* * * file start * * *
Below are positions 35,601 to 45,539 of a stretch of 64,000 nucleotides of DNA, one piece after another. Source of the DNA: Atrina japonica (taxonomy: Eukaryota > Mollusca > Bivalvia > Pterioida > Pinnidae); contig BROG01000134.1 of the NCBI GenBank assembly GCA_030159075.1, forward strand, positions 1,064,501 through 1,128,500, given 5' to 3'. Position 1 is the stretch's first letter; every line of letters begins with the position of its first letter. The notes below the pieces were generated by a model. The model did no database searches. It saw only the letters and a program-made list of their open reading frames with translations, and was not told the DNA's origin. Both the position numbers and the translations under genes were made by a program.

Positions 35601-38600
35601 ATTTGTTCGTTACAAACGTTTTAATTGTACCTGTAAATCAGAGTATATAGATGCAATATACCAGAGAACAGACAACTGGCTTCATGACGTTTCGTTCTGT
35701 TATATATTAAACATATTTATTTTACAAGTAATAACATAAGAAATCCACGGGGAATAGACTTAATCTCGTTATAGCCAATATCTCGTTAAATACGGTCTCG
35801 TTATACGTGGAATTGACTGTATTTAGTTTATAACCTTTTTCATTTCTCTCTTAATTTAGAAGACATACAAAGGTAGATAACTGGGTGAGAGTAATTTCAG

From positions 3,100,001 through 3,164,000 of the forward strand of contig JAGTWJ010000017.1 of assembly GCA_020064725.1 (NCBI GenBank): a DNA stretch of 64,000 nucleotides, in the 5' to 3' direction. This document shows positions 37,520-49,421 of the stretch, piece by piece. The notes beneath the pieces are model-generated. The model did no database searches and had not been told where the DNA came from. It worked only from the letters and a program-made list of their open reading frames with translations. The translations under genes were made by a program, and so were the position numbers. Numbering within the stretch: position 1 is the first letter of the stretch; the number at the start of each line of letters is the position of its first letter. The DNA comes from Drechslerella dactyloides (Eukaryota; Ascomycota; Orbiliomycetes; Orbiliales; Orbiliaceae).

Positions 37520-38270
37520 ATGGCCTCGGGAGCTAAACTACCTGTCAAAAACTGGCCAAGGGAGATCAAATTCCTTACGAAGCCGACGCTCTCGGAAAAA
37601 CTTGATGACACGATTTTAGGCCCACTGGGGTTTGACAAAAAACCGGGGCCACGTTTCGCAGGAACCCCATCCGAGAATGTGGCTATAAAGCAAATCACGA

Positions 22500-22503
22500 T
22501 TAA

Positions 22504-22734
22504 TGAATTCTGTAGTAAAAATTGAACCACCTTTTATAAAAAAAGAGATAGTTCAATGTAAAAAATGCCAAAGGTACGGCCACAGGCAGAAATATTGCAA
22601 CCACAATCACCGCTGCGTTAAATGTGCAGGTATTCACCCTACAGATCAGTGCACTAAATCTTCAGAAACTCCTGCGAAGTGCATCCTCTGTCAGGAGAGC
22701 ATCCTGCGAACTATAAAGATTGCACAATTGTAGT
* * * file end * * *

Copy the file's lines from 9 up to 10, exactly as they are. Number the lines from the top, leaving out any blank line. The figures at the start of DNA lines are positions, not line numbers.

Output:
37601 CTTGATGACACGATTTTAGGCCCACTGGGGTTTGACAAAAAACCGGGGCCACGTTTCGCAGGAACCCCATCCGAGAATGTGGCTATAAAGCAAATCACGA

Positions 22500-22503